It’s a landmark day in US history! The government shut down for the first time in 17 years and it’s the first day of open enrollment for the Affordable Healthcare (aka, Obamacare)! Woo-hoo!
Yes, your kids can remain on your insurance until they’re 26, and pre-existing conditions will become a thing of the past, but there’s still so much scrutiny and confusion circling the Affordable Care Act (ACA), I thought it would be helpful to summarize the 10 things you really need to know. So here goes…
1. Obamacare is not free healthcare. The Affordable Care Act ensures affordable healthcare in the United States… not free healthcare. Health insurance plans are income based, so rates will vary.
2. Open enrollment begins October 1, 2013 but coverage doesn’t take effect until January 2014. The Affordable Care Act is a set of health insurance reforms passed in 2010 and will take effect beginning January 2014. Open enrollment for 2014 ends on 3/31/2014 for 2014.
3. The government shut down because of Obamacare, but it doesn’t impact ACA open enrollment. The last time the federal government shut down (12/15/1995 – 1/06/1996, it was over balancing the budget. This time around, the shutdown has nothing at all to do with balancing the budget. It’s all an intense political fight over Obamacare. Yep, the US government is shut down because our elected officials can’t agree on what’s in the best interest of their electors. Oh, but I digress. Even if you can’t visit your favorite national park or museum, or you have to take an unpaid “day off” if you’re a government employee, you can still sign up for health insurance today. Check out www.healthcare.gov (by the way, it’s one of few government websites actually functioning today).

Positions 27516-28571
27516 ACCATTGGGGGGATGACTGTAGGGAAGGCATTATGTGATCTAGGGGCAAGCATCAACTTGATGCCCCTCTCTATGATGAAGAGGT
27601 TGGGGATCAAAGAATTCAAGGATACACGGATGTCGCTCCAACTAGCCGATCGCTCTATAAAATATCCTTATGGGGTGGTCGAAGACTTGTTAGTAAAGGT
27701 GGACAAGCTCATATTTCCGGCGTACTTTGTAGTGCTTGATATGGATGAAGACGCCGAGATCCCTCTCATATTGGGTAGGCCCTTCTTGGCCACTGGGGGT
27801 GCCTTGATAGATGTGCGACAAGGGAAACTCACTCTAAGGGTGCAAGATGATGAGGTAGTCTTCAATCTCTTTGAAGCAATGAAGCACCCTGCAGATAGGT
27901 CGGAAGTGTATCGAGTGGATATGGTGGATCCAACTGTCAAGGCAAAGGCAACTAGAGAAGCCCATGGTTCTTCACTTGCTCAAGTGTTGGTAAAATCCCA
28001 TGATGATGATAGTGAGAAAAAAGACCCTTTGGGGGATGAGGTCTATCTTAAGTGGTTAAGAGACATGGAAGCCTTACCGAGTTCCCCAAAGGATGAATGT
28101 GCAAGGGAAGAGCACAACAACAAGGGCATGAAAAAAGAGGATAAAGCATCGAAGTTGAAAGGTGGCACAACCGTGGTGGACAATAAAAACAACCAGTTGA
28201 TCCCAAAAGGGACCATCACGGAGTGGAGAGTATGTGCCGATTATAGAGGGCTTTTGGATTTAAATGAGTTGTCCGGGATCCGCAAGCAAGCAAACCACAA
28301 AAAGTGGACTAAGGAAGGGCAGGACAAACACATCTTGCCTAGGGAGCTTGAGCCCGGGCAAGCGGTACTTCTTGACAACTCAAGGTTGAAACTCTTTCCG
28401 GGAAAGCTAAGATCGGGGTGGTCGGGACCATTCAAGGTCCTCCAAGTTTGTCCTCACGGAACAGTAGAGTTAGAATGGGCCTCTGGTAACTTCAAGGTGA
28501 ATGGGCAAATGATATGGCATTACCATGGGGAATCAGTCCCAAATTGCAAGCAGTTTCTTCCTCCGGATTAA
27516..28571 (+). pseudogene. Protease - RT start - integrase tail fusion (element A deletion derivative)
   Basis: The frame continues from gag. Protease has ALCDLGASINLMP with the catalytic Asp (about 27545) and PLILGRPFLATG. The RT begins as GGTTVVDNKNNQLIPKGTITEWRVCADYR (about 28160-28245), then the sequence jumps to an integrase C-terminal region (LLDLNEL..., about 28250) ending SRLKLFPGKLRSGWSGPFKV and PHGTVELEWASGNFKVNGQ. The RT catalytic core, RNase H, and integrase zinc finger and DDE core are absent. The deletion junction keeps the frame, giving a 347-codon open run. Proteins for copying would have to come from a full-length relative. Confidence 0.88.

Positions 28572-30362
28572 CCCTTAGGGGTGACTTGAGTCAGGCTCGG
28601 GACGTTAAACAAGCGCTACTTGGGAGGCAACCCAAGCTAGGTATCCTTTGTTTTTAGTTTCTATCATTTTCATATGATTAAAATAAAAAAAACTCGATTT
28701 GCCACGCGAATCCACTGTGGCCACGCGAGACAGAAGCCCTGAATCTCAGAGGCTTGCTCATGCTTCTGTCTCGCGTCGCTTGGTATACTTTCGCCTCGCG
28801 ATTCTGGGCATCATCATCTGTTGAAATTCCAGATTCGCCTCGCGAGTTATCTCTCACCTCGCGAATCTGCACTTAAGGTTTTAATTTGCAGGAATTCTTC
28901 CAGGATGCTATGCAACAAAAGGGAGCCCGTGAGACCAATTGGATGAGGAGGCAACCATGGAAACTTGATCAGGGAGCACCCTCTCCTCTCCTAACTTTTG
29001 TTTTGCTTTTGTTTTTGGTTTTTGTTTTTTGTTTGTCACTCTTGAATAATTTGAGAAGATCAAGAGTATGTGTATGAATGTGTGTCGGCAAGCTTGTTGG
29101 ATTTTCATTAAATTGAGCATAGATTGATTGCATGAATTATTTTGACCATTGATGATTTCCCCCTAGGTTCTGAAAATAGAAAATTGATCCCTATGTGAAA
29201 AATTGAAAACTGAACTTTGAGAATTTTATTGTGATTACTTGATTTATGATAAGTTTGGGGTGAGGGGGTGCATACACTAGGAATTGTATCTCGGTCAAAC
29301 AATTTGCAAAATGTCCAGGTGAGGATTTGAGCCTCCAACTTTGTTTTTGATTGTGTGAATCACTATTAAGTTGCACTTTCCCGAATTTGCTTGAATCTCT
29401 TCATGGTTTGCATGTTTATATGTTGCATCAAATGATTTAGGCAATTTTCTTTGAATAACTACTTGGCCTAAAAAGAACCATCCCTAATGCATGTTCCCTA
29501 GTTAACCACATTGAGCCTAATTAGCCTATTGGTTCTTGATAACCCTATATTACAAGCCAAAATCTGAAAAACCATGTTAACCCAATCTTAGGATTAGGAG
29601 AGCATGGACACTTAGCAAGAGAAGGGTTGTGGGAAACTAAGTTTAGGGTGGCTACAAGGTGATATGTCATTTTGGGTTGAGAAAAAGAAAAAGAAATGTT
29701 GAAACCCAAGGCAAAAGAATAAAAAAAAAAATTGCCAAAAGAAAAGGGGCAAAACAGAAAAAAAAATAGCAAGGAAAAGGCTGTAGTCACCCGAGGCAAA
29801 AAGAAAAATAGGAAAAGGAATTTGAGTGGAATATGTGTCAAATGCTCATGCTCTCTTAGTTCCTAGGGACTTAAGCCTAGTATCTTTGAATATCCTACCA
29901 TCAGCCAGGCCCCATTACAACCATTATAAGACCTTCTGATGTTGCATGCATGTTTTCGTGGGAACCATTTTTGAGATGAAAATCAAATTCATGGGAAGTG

4. If you already have group health insurance coverage through your employer (or your spouse’s employer), there’s nothing else you need to do. You’re all set!
5. If you aren’t already covered by an employer plan, you’ll most likely be required to have some form of health insurance beginning January 2014. Otherwise, you may have to pay a fee if you don’t have any health insurance coverage at that point.
6. Shop the Marketplace! The goal of the Affordable Care Act is to make it easier and more affordable for the roughly 15% of Americans who don’t have health insurance. To make that happen, the law provides for the creation of online Marketplaces where consumers can shop for insurance that meets their individual needs and budget. These Marketplaces vary by state. Shop the marketplace for your state right here.
7. Each coverage option will include the same basic set of benefits. They’ll be ranked according to premium levels: bronze being the lowest level and platinum being the highest level. The plans at the lower end will have higher deductibles and co-pays, and the plans at the higher end will have lower out-of-pocket costs at the time of treatment.
8. Private insurance is not going away. Plans will still be sold outside the Marketplace. In 2014, health insurance companies selling plans outside the Marketplace must allow you to have open enrollment 30 days before your current individual plan renews. You will have up to 30 days after your plan ends to sign up for a new plan outside the Marketplace.
Outside of an open enrollment period, you may not be able to buy or change health plans inside or outside the Marketplace unless you experience certain qualifying life events (marriage, birth of a child, loss of other health coverage, etc.).
9. New protections start in 2014 for most plans. The ACA generally requires individual plans to provide certain protections and benefits starting in 2014. These include (but are not limited to):
The only individual plans that don’t have to provide these protections are grandfathered individual plans. These plans have existed pretty much unchanged since the ACA was passed in 2010. These plans don’t have to make any changes and you can keep the plan for as long as it’s offered, if you prefer.
10. You can apply online, by mail, or in-person. Marketplace coverage can be applied for in any of these three ways with the help of a Navigator or other qualified helper. Telephone help and online chats are available 24/7 to help you complete your application. You can also have a paper application mailed to you by calling the call center at 1-800-318-2596.
For all the worry-warts out there, here’s the bottom line: there’s no need to panic, you aren’t going to pay more for coverage unless you want to switch to a better plan, and although the government shut down, the world hasn’t stopped turning. If you are one of the 85% of Americans who already has quality, affordable health insurance, you should have a working knowledge of the ACA, but you don’t have to worry about doing anything else. Simple as that! 😉